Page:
Reducing milk consumption may also help to maintain a stable weight, by keeping insulin levels down. In particular, low-fat milk should be avoided. It could also be called white soda. Continue Reading →
Several people have told me about this anti-sugar rant from John Oliver recently, on Last Week Tonight. It’s pretty funny.
Here’s a nice op ed published in the Wall Street Journal:
The illustration is badly chosen, as this meal is likely to contain more sugar and other bad carbs than anything else. The article is good though. The author, Nina Teicholz, also wrote the new book The Big Fat Surprise on the same topic.
Is natural fat bad for you? Hardly. Here’s yet another fine article about the ongoing shift in scientific position regarding fat and carbohydrates:
This might be the best low-carb movie ever. It’s just been released and you can watch it online:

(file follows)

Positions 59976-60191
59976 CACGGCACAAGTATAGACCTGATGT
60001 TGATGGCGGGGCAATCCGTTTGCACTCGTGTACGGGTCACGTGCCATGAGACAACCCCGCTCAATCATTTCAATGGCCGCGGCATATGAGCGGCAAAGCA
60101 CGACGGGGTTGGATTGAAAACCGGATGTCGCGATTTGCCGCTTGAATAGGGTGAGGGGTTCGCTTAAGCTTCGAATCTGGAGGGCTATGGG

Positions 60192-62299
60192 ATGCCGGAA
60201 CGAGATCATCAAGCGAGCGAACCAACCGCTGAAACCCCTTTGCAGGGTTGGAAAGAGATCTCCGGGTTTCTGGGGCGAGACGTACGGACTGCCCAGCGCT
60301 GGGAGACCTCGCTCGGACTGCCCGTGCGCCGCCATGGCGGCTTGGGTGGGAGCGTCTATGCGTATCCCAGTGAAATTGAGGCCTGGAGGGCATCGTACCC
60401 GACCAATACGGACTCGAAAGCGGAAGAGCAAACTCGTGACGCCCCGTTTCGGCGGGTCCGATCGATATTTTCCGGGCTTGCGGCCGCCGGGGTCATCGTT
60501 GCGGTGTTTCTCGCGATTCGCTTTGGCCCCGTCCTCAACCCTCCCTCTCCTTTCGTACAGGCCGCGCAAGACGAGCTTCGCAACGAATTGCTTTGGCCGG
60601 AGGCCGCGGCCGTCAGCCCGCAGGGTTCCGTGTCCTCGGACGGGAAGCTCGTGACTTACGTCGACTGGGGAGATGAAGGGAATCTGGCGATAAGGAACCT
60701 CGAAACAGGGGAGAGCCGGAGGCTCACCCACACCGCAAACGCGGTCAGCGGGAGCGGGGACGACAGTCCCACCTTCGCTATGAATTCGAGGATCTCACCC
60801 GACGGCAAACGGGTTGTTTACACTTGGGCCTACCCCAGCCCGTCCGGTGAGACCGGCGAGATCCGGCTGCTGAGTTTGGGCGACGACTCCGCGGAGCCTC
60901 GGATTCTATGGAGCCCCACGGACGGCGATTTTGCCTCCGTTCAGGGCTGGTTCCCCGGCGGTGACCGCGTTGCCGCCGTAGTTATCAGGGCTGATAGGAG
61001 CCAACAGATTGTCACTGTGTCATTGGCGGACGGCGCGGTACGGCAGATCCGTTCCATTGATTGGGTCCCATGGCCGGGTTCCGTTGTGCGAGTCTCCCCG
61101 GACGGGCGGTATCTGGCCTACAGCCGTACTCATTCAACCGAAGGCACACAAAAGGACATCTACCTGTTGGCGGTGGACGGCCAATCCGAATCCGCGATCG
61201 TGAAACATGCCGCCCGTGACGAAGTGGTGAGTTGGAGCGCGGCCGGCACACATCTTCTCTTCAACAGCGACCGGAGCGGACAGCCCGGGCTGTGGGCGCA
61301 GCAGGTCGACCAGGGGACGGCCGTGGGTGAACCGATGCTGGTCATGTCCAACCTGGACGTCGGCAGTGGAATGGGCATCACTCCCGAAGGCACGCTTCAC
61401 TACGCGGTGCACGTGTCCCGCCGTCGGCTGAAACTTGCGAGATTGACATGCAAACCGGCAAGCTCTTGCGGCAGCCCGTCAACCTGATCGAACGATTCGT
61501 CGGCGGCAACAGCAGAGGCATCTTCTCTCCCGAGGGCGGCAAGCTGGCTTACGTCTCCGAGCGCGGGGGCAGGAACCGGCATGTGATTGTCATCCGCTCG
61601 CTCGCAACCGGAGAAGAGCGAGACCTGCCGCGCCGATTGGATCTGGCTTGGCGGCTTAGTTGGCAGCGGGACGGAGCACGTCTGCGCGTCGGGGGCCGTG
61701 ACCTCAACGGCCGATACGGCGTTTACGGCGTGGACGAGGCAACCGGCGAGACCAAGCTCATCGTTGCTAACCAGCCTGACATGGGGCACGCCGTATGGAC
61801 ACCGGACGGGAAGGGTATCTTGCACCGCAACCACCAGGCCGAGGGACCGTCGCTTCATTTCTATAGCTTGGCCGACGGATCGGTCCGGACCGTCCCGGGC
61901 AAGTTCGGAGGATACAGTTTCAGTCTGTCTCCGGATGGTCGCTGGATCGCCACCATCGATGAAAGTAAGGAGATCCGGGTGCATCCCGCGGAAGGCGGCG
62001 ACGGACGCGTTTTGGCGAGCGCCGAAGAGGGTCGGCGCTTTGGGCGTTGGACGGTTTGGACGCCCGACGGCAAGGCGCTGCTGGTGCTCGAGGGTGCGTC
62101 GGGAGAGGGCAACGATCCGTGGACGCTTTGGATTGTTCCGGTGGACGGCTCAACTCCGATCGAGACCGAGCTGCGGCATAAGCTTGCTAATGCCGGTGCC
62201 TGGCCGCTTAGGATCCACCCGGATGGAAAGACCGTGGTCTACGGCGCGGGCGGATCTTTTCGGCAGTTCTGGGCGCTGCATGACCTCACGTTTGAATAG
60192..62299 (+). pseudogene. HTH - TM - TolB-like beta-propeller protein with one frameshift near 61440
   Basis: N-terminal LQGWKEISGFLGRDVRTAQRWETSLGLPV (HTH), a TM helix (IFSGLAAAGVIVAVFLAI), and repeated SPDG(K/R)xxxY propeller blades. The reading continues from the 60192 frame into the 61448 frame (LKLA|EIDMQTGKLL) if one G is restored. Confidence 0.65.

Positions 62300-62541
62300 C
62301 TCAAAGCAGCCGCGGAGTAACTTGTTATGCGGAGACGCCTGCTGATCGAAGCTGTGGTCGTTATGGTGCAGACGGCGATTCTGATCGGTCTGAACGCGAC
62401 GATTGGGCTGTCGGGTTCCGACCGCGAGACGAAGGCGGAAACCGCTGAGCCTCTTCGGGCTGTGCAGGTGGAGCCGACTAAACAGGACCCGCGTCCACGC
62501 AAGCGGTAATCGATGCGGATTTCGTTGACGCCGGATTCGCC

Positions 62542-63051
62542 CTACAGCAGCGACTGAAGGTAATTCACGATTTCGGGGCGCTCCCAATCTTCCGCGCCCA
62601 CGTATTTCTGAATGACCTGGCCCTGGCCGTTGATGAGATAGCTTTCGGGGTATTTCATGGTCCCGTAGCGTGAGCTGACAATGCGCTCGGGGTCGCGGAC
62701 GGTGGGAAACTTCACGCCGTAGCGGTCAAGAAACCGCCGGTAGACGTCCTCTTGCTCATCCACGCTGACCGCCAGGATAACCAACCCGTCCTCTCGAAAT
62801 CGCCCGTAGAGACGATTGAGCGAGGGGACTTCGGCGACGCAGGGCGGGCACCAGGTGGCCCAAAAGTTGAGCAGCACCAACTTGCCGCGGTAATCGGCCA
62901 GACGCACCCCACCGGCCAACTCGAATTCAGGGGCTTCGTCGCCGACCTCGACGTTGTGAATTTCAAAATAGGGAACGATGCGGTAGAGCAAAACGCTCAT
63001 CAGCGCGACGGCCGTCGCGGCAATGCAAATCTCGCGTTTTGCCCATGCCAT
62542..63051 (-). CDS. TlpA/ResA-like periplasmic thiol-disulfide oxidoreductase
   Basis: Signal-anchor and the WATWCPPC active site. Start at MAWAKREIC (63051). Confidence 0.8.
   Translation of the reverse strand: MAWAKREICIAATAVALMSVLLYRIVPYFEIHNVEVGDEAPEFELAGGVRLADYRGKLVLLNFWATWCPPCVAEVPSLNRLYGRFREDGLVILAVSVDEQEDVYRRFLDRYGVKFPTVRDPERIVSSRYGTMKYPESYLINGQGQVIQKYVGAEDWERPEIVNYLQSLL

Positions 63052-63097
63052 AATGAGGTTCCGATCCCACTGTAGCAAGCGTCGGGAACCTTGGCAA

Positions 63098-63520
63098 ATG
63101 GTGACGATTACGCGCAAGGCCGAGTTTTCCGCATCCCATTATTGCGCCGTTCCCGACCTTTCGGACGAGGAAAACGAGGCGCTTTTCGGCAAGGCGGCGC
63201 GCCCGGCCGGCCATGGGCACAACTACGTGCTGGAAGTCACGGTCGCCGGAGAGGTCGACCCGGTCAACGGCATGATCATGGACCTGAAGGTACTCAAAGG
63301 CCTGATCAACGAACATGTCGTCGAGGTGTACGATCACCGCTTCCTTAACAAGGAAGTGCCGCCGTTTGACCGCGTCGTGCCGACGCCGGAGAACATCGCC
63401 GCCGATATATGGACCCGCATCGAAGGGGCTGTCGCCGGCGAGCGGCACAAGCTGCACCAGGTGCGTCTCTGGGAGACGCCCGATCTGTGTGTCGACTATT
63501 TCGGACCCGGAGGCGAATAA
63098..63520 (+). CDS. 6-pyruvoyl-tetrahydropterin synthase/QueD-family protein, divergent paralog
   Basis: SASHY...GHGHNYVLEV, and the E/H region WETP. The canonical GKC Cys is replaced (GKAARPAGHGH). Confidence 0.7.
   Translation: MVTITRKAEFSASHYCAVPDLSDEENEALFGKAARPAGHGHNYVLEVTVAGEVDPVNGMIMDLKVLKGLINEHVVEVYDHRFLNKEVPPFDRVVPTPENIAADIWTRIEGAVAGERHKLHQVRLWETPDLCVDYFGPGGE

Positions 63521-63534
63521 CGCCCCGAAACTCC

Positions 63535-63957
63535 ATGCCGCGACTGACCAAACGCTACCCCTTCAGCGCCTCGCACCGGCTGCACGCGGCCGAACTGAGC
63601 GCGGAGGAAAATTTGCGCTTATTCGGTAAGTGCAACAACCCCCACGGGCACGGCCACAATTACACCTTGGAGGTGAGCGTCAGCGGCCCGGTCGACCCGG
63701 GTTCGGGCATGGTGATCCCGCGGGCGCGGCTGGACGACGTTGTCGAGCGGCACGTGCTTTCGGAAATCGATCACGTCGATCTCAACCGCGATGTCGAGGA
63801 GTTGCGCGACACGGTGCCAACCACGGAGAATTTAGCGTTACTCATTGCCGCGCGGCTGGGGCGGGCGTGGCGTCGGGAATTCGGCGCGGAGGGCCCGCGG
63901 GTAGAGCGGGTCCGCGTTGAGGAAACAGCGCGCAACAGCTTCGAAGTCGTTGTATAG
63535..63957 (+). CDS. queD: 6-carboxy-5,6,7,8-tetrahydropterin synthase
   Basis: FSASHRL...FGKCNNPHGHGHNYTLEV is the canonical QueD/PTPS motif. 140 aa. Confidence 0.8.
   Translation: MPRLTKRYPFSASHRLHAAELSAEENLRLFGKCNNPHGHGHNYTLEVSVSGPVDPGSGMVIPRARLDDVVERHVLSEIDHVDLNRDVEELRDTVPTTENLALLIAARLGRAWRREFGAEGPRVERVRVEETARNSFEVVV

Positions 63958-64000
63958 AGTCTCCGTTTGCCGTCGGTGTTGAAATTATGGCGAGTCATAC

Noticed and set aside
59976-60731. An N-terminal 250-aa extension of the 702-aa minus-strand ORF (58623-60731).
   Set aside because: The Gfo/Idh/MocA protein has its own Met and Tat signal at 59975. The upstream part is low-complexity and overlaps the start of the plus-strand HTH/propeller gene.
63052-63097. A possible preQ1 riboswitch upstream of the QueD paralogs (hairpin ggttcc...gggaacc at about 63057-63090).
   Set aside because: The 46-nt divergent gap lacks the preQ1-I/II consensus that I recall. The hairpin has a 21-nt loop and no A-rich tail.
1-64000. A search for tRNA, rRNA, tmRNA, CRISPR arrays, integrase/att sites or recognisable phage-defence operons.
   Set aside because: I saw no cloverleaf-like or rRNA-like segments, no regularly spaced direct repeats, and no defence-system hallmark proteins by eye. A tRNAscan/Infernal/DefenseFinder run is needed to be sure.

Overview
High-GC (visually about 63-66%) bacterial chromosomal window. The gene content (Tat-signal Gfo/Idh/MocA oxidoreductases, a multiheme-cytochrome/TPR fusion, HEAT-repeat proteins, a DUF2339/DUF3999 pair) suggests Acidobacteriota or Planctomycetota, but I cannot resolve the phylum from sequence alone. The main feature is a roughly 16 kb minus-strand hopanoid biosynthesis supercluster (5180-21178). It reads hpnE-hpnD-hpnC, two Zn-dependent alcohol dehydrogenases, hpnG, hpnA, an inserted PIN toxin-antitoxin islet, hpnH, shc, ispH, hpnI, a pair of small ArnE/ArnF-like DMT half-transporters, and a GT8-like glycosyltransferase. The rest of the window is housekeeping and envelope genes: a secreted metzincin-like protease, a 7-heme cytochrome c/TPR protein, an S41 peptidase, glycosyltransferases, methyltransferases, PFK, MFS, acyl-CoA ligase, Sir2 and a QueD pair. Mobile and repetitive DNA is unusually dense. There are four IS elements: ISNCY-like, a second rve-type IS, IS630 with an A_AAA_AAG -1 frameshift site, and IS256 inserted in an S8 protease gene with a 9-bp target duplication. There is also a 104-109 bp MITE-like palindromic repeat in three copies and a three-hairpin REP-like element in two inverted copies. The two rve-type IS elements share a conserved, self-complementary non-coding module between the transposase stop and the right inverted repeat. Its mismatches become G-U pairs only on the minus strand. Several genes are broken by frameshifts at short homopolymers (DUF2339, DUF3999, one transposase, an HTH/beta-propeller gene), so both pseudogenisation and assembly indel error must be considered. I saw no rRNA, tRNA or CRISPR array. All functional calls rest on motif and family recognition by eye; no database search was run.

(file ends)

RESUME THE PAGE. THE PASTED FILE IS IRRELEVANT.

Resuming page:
Back in August 2013 the readers of this blog (and its Swedish cousin) helped kickstart production of Carb-Loaded.
The creators, Lathe Poland and Eric Carlsen, have since done a terrific job of interviewing almost everyone in the low-carb community – like professor Tim Noakes, Gary Taubes et al (and me) – plus many other experts in food and nutrition, like Drs. David Katz, Marion Nestle and Yoni Freedhoff.
They’ve done loads of interviews, but that’s not what’s most impressive about this movie. What’s most impressive is how funny it is. I’ve basically heard all the information covered before, but I still found myself sitting with a silly grin on my face through much of the movie.
There’s some pretty impressive animation work lightening up the film too. But my favorite is the obnoxious doctor who sort of represents the conventional “wisdom” of our time. Reportedly the character was inspired by “dr Spaceman” in the TV series 30 Rock – if you’ve seen him you know what to expect.
Here’s a sneak peek of Carb-Loaded:
Did you like that? Check out the whole movie online here:
If you’d rather order a physical DVD or Blu-Ray disc, or if you want to check out other Carb-Loaded merchandise (like T-shirts) have a look at their online store. I you’d like, you can use the coupon code “DIETDOCTOR” for a 25% discount.